Thursday, 6 June 2013

Expedition planning ahoy!

It is that time of year when our undergraduates either go home or graduate...sometimes both. It is also the time of year when my team and I look to our various field projects to work-out where best to focus our time and energies in the coming months. We have to decide if we need to go back to our tropical cave system and dodge possible hurricanes; or maybe seek the attention of pigeon-sized mosquitoes in the badlands of South Dakota...either way, we have to start planning our field season soon.


This year we hope to divide and conquer, with both caves and badlands being on the menu. The two projects offer very different outputs, but they all feed into the same taphonomic ('burial laws') research pot. A major concern for me, is whether my surgery on my shoulder will slow me down or necessitate a more observational role...I think I can still abseil or drag myself through wafer-tin gaps (see Mike Buckley below!!!)....one-armed?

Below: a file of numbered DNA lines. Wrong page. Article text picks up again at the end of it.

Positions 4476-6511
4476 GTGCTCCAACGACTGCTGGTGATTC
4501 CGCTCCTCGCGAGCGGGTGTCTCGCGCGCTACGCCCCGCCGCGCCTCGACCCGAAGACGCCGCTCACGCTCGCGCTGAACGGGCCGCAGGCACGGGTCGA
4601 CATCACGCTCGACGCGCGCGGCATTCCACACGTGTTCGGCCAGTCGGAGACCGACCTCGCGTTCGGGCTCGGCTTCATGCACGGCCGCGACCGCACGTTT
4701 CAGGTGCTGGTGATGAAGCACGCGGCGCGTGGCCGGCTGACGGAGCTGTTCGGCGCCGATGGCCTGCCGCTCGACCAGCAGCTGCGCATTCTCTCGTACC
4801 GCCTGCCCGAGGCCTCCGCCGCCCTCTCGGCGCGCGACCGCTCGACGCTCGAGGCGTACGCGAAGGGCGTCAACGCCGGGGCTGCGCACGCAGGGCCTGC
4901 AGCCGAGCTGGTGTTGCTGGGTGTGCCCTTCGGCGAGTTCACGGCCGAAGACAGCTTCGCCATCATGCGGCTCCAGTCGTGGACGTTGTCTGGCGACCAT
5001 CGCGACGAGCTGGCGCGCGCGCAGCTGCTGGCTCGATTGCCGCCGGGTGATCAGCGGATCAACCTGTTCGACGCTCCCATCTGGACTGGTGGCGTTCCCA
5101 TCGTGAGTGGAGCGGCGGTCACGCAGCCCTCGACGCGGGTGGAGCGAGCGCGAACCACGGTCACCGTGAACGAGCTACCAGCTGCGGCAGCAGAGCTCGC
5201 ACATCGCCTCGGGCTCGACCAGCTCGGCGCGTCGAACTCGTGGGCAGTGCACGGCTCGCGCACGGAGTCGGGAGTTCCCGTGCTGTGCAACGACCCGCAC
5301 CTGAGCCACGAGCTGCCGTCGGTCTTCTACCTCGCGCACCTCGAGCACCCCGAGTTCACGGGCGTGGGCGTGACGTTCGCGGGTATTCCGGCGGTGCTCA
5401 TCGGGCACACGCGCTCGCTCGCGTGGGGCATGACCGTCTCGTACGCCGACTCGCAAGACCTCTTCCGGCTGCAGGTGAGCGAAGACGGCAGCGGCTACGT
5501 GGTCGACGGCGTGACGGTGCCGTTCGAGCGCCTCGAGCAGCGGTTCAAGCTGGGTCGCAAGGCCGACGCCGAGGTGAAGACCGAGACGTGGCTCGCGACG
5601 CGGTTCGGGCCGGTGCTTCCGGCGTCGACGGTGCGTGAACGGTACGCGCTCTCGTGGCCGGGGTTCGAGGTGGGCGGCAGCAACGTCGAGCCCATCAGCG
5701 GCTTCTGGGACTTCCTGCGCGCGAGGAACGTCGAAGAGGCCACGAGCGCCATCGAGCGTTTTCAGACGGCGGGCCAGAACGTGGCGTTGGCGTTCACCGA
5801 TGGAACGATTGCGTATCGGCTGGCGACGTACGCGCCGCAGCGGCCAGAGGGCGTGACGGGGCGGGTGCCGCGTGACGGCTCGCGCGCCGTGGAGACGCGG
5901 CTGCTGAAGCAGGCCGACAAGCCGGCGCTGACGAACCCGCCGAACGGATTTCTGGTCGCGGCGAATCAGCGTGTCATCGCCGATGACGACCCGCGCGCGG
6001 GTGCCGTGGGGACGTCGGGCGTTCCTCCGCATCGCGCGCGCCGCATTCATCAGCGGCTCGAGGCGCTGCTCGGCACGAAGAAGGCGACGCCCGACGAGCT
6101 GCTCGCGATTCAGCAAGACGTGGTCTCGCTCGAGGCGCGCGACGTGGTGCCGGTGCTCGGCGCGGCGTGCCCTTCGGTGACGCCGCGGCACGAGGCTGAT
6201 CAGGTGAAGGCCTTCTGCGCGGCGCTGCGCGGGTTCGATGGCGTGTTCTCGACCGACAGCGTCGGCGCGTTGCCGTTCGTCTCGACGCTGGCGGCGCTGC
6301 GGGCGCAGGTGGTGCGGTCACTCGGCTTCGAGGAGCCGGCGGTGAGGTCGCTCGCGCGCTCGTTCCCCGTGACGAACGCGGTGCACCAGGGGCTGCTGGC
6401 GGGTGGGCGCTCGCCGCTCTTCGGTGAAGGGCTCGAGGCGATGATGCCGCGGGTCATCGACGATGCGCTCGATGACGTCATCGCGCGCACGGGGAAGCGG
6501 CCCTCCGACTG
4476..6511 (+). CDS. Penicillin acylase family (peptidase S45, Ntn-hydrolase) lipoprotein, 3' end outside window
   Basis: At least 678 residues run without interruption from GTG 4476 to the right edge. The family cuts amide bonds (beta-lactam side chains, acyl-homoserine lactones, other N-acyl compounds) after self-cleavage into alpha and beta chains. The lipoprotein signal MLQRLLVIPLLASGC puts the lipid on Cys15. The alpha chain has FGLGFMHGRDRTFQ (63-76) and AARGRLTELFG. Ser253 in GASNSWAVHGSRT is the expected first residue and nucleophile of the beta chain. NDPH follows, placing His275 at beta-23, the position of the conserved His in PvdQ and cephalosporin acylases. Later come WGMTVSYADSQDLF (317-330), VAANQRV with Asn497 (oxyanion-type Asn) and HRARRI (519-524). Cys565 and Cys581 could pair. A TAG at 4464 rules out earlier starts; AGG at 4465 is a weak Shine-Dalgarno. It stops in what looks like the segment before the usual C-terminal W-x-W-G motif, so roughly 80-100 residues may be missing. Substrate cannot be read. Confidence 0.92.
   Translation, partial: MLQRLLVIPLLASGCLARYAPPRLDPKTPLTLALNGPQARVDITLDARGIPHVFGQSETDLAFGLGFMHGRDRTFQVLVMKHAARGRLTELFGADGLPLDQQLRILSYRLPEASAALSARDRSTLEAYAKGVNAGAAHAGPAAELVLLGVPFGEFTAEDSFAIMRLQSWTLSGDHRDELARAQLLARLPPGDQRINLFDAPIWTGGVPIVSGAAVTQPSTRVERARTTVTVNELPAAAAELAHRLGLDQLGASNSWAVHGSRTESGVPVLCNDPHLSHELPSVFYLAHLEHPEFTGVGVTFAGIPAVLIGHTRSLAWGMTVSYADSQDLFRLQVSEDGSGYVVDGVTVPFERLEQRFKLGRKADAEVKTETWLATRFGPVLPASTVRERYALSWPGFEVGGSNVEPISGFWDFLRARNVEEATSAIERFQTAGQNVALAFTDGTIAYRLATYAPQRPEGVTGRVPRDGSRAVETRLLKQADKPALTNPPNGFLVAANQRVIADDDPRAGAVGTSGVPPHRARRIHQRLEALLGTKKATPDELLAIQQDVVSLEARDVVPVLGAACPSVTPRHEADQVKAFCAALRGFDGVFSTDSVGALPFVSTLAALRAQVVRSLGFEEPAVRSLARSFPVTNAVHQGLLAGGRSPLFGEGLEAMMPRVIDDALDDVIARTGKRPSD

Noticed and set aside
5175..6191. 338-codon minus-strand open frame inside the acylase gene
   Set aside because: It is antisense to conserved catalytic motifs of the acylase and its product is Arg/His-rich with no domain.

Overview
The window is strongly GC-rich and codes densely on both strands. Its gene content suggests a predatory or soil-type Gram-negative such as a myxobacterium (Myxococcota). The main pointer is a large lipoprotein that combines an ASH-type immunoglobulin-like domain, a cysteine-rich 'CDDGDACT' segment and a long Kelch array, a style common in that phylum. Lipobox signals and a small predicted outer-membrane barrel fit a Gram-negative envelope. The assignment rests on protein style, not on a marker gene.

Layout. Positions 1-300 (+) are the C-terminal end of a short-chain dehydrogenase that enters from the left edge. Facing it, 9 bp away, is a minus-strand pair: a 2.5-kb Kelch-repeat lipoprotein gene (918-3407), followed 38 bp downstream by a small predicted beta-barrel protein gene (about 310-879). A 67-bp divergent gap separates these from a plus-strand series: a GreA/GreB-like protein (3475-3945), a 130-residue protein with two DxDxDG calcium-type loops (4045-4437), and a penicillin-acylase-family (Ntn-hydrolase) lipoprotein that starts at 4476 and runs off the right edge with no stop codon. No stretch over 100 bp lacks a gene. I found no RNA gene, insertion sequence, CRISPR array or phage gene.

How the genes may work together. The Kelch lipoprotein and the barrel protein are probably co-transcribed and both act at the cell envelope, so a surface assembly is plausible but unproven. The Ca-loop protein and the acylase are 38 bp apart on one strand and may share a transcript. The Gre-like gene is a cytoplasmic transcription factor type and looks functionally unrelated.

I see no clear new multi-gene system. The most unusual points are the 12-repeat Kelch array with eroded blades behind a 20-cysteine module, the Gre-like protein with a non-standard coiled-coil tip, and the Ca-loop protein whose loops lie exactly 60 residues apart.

The other major factor that impacts our field programme is the dreaded funding side of things....yes, money plays a major role in any expedition. Gaining support for speculative fieldwork from funding agencies is very, very tough....as it is hard to quantify outputs, especially if fieldwork mostly entails wondering through badlands or squeezing through caverns looking for dead beasties. Maybe we can calculate the possible number of bug-bites and produce some statistics on where we are most likely to be bitten (in both geographical and anatomical terms)...but methinks this idea would not float with too many funding body....unless it was for some bizarre drug-trial requiring guinea pigs for bug repellent?


It seems ironic that exploration is even harder for scientists in the 21st Century than it was for some of our predecessors in the 19th and 20th Centuries. Hopefully, a combination of badland sun-burn and caving vitamin D deficiency will help balance-out our summers fortunes?


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